Article Featured in Midwest Manufactured Magazine

November 2018

Most incentives today come in the form of tax credits, exemptions, abatements, low-interest financing or infrastructure improvements. In this article, we highlight Property Tax Abatements, how they work, and how you can determine whether it makes sense to pursue for your expansion.

Property Tax Abatements

If you are going to significantly increase the assessed value of a property, you might consider requesting a property tax abatement. Typically this is only worth pursuing if you are going to add square feet to a property, or build a new building. Façade improvements or interior build-out will not typically sufficiently increase the value of a property to make an abatement worth pursuing.

A property tax abatement typically locks-in a total amount of property tax paid for a set number of years, incrementally increasing, or “easing in,” the amount due as a percentage of the new tax incurred due to the increased assessed value. This does not decrease or eliminate property tax; it slows down the rate at which the tax on the improvements will be phased into the amount due by the property owner.

What to look for: Ask whether the property has a pre-approved abatement. This will make the abatement automatic, without having to approach each taxing body to get an abatement approved individually. NOTE: you cannot abate property taxes in a Tax Increment Financing (TIF) District.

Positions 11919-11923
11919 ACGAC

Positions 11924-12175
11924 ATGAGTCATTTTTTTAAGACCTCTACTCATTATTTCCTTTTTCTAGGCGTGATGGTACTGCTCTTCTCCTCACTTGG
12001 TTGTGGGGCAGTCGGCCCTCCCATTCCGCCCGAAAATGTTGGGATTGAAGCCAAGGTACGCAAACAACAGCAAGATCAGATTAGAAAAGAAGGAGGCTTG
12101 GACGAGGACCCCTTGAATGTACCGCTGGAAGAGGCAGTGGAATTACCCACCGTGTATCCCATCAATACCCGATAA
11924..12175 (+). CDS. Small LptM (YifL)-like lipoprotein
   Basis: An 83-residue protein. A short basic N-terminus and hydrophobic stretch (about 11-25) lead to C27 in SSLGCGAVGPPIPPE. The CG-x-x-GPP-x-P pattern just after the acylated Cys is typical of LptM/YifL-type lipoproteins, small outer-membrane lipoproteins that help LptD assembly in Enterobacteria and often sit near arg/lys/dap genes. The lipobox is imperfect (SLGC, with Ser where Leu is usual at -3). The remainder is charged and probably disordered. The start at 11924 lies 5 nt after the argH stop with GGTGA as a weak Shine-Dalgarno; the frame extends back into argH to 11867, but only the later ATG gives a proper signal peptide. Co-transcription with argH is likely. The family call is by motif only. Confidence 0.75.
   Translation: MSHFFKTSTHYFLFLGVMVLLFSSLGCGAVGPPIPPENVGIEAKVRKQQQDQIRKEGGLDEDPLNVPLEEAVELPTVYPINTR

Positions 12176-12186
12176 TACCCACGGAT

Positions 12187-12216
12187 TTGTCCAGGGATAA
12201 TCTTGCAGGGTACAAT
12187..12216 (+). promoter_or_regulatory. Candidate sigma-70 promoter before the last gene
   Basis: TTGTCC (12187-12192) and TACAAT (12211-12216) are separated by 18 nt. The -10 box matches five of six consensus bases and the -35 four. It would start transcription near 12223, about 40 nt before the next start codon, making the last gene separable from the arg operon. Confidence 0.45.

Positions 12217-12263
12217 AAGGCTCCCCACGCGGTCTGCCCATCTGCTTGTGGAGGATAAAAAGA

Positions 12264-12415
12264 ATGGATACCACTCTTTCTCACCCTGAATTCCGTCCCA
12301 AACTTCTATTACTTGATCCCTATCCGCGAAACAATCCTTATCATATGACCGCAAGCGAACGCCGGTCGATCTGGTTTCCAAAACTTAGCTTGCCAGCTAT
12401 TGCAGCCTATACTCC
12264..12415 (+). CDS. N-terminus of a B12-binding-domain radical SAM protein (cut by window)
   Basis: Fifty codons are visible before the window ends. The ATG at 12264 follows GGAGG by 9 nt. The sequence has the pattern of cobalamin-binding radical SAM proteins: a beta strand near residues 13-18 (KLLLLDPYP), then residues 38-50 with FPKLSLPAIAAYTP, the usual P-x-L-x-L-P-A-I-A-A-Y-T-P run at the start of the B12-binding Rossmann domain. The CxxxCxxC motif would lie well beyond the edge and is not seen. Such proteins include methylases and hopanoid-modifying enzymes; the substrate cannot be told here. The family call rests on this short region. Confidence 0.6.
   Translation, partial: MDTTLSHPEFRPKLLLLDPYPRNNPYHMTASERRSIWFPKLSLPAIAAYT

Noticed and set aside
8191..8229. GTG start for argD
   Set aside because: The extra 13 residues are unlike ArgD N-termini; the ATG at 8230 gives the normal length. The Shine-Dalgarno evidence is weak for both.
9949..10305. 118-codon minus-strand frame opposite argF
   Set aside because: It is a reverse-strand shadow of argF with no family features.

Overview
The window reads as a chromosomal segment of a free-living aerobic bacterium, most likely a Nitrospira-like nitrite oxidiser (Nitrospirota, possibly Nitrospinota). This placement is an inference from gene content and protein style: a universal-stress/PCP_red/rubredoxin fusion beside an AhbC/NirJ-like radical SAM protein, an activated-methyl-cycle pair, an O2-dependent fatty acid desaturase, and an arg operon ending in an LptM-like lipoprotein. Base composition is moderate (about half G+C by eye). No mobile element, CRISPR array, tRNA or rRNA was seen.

Administrating Body: All participating taxing bodies approve abatements individually. It is possible to have only some taxing bodies participating for a partial abatement.
Example: The City of Rochelle, Illinois has a pre-approved 50% property tax abatement for six years; this means that companies are only pay 50% of the increase in assessed value for six years. This is only approved for properties located in their Enterprise Zone.

Financial incentives are changing, and predictions are difficult as to what will be available in five years. One trend is that incentives are coming under increasing political scrutiny as taxpayers demand more transparency and clear articulation as to the economic impact of financial incentives. While practitioners of economic development can often clearly demonstrate the financial return provided to economies from these incentives, governments are coming under increasing financial pressure – causing them to decrease services, putting further pressure on these programs.

When considering incentives, keep these key things in mind:

Carrie Zethmayr, President, Zethmayr LLC